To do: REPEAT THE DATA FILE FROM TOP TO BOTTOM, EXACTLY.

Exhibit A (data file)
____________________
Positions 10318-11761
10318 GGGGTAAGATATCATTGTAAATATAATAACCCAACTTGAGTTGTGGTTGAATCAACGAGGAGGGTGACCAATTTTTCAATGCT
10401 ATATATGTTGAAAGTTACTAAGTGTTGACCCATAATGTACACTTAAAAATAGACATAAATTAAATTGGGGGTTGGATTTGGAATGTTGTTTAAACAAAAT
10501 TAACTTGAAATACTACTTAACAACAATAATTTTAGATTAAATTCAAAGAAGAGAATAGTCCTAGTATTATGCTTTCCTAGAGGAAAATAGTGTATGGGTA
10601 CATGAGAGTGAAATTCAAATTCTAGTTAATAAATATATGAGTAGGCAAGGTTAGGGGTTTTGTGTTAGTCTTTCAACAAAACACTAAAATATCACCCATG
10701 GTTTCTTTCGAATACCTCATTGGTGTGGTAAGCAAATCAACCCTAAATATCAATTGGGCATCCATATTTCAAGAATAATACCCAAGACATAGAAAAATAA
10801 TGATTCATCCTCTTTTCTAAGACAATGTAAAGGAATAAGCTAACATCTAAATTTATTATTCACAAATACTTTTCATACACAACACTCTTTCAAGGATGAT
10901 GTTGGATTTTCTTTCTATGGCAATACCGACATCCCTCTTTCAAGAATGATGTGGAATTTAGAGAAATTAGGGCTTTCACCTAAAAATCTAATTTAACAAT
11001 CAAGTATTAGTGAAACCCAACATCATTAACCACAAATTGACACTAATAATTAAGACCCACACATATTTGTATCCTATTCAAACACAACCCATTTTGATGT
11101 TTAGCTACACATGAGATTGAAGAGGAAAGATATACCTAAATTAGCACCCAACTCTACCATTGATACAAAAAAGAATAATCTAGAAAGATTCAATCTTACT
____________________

Positions 10318-11761
10318 GGGGTAAGATATCATTGTAAATATAATAACCCAACTTGAGTTGTGGTTGAATCAACGAGGAGGGTGACCAATTTTTCAATGCT
10401 ATATATGTTGAAAGTTACTAAGTGTTGACCCATAATGTACACTTAAAAATAGACATAAATTAAATTGGGGGTTGGATTTGGAATGTTGTTTAAACAAAAT
10501 TAACTTGAAATACTACTTAACAACAATAATTTTAGATTAAATTCAAAGAAGAGAATAGTCCTAGTATTATGCTTTCCTAGAGGAAAATAGTGTATGGGTA
10601 CATGAGAGTGAAATTCAAATTCTAGTTAATAAATATATGAGTAGGCAAGGTTAGGGGTTTTGTGTTAGTCTTTCAACAAAACACTAAAATATCACCCATG
10701 GTTTCTTTCGAATACCTCATTGGTGTGGTAAGCAAATCAACCCTAAATATCAATTGGGCATCCATATTTCAAGAATAATACCCAAGACATAGAAAAATAA
10801 TGATTCATCCTCTTTTCTAAGACAATGTAAAGGAATAAGCTAACATCTAAATTTATTATTCACAAATACTTTTCATACACAACACTCTTTCAAGGATGAT
10901 GTTGGATTTTCTTTCTATGGCAATACCGACATCCCTCTTTCAAGAATGATGTGGAATTTAGAGAAATTAGGGCTTTCACCTAAAAATCTAATTTAACAAT
11001 CAAGTATTAGTGAAACCCAACATCATTAACCACAAATTGACACTAATAATTAAGACCCACACATATTTGTATCCTATTCAAACACAACCCATTTTGATGT
11101 TTAGCTACACATGAGATTGAAGAGGAAAGATATACCTAAATTAGCACCCAACTCTACCATTGATACAAAAAAGAATAATCTAGAAAGATTCAATCTTACT